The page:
Feeds

Ready for ANOTHER patent war? Apple 'invents' wireless charging

Wait, it's already a thing? Sorry, can't hear you over the sound of our lawyers

Top three mobile application threats

Apple is trying to patent wireless charging, claiming its magnetic resonance tech is new and that it can do it better than anyone else. This would be cool if its assertions were true.

Apple's application, numbered 20120303980, makes much of its ability to charge a device over the air at a distance of up to a metre, rather than requiring close proximity. The Alliance For Wireless Power, which also touts long-range juicing, will no doubt be comparing Apple's designs to its own blueprints.

The alliance - of which chip biz Qualcomm and Apple rival Samsung are members - reckons distance charging is its unique selling point, allowing gadgets to top up battery power from inside a pocket or as one walks around an office. It's an argument so compelling that the competing Consortium for Wireless Power promptly extended its standard to encompass the same idea.

Is it a bird, is it GCSE electronics?
No, it's part of Apple's patent application

Apple's patent application was filed in November 2010, before the alliance was established, but well after tech startup WiPower applied for its patent on the very concept of wireless charging in 2008. WiPower was acquired by Qualcomm and its patents are the bedrock of the alliance's standard, along with some intellectual property from Samsung.

Meanwhile, the patents behind the Consortium for Wireless Power's technology are up for grabs: Alticor, which only developed the technology so that its subsidiary Amway could flog wireless water filters, is open to offers for eCoupled, the company that owns the protected designs. Perhaps Apple should be giving them a call.

And don't forget the Nokia Lumia 920, like a few other handsets already out there, already do wireless charging.

Regardless of who ends up with eCoupled, the world ought to brace itself for another epic patent battle - although not quite yet: the public is still very unsure it wants wireless charging and the technology isn't built into enough coffee shops, airport lounges and car dashboards to gain a critical mass of popularity, but it should give the lawyers plenty of business by the time the current disputes fizzle out. ®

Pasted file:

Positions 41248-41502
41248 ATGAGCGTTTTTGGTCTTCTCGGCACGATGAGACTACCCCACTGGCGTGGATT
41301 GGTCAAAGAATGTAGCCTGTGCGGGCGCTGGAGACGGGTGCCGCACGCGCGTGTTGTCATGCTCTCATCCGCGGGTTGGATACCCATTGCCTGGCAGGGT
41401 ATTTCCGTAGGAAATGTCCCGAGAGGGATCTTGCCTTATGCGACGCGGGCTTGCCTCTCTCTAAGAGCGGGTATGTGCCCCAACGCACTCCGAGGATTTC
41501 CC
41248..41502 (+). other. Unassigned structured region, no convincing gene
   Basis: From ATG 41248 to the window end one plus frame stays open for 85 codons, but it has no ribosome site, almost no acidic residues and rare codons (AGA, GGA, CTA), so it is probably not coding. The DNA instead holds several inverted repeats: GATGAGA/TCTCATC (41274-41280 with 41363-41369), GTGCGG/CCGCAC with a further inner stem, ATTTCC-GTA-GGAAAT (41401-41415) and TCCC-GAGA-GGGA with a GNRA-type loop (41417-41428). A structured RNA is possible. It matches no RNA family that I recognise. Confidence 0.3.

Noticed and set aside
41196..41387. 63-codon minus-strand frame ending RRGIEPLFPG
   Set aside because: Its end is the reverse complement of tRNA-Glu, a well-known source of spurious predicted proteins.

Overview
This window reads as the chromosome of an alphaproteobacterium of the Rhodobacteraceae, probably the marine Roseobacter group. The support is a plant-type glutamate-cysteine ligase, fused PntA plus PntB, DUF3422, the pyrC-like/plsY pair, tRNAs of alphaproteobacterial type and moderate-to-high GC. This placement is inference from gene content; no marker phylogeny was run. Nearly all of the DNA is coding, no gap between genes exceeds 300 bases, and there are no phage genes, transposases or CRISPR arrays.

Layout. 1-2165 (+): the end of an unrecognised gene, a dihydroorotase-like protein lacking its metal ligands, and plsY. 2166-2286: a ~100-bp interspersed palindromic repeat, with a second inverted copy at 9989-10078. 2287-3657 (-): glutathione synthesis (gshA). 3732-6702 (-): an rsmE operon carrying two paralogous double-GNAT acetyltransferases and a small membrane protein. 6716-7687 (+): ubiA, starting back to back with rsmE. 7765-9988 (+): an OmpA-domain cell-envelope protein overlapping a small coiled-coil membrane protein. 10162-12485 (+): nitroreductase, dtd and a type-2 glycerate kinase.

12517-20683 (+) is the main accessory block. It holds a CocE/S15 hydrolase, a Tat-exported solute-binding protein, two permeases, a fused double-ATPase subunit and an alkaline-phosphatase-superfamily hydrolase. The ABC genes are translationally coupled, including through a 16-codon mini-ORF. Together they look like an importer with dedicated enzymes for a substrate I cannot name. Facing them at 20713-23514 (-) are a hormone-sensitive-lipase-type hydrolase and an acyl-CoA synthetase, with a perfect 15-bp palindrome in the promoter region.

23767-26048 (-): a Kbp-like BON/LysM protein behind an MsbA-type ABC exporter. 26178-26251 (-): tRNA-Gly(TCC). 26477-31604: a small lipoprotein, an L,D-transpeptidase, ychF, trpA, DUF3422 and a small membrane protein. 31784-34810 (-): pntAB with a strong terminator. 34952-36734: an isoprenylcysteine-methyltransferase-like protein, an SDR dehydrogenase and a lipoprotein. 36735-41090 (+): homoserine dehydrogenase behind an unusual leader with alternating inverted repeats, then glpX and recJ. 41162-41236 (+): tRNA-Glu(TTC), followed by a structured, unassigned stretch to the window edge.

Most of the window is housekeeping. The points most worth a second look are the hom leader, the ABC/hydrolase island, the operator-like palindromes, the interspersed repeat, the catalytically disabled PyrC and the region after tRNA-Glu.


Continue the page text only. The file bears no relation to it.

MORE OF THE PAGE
Combat fraud and increase customer satisfaction

More from The Register

next story
Samsung Galaxy S5 fingerprint scanner hacked in just 4 DAYS
Sammy's newbie cooked slower than iPhone, also costs more to build
Microsoft lobs pre-release Windows Phone 8.1 at devs who dare
App makers can load it before anyone else, but if they do they're stuck with it
Leaked pics show EMBIGGENED iPhone 6 screen
Fat-fingered fanbois rejoice over Chinternet snaps
Feast your PUNY eyes on highest resolution phone display EVER
Too much pixel dust for your strained eyeballs to handle
Report: Apple seeking to raise iPhone 6 price by a HUNDRED BUCKS
'Well, that 5c experiment didn't go so well – let's try the other direction'
US mobile firms cave on kill switch, agree to install anti-theft code
Slow and kludgy rollout will protect corporate profits
Rounded corners? Pah! Amazon's '3D phone has eye-tracking tech'
Now THAT'S what we call a proper new feature
Oh no, Joe: WinPhone users already griping over 8.1 mega-update
Hang on. Which bit of Developer Preview don't you understand?
Zucker punched: Google gobbles Facebook-wooed Titan Aerospace
Up, up and away in my beautiful balloon flying broadband-bot
Sony battery recall as VAIO goes out with a bang, not a whimper
The perils of having Panasonic as a partner
prev story

Whitepapers

Designing a defence for mobile apps
In this whitepaper learn the various considerations for defending mobile applications; from the mobile application architecture itself to the myriad testing technologies needed to properly assess mobile applications risk.
3 Big data security analytics techniques
Applying these Big Data security analytics techniques can help you make your business safer by detecting attacks early, before significant damage is done.
Five 3D headsets to be won!
We were so impressed by the Durovis Dive headset we’ve asked the company to give some away to Reg readers.
The benefits of software based PBX
Why you should break free from your proprietary PBX and how to leverage your existing server hardware.
Securing web applications made simple and scalable
In this whitepaper learn how automated security testing can provide a simple and scalable way to protect your web applications.